The complex and likeable characters of this film keep it interesting despite a slow-moving narrative arc and some awkward humor. The young adults in Definition Please, led by Indian-American Monica (director-star Sujata Day), her bipolar brother (a charismatic Ritesh Rajan), and a couple of high school friends, have not yet truly launched.
This purgatory phase naturally allows for a blend of drama (the difficulties of overcoming the past and facing the future) and humor (living a prolonged adolescence). An introductory montage of Monica's childhood fame, clips her mom still proudly watches, is concise and memorable.
Monica and her brother have some past trauma to deal with, but also a strong bond. Their banter and competitiveness are entertaining, but an overlong scene involving a play they put on for their mom is almost painful to watch. A surprise resolution to their mom's illness also doesn't get processed in a satisfactory way for the audience.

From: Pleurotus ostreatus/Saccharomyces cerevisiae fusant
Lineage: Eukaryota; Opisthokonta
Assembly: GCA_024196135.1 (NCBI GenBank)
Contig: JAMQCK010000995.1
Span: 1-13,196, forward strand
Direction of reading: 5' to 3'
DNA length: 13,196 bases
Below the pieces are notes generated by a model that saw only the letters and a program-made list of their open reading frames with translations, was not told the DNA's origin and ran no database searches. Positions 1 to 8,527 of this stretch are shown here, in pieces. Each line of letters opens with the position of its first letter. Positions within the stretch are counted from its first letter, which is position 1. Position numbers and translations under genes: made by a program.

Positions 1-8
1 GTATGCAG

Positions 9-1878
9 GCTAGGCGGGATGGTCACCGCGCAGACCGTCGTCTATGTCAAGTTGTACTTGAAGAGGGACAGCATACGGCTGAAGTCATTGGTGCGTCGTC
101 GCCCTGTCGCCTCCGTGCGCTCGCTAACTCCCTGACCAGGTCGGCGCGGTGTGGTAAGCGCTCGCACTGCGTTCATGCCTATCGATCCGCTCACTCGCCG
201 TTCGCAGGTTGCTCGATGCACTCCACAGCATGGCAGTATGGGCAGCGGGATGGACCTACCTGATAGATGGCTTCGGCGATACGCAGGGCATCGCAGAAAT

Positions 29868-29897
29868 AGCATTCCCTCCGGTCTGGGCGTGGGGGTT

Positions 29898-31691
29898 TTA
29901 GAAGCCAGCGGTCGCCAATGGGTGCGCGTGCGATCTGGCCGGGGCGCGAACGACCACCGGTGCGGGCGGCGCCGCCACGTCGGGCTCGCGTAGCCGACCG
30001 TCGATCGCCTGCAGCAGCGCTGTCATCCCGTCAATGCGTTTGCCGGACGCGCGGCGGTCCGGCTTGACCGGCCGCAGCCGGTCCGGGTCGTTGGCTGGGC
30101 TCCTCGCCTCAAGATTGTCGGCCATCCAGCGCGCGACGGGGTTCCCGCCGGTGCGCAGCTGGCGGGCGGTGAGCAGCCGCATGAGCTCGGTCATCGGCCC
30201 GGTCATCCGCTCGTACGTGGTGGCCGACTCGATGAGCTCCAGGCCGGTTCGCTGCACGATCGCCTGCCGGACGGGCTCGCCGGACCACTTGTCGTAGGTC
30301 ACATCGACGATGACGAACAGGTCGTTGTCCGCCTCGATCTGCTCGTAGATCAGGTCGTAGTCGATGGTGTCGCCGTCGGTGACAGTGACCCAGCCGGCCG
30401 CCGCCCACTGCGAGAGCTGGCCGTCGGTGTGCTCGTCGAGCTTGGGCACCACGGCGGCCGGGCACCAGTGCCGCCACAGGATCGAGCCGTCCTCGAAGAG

Otherwise, the depiction of first versus second generation Indians in America feels right on, and setting many scenes to Indian music was an inspired choice.
Read the full review at Common Sense Media.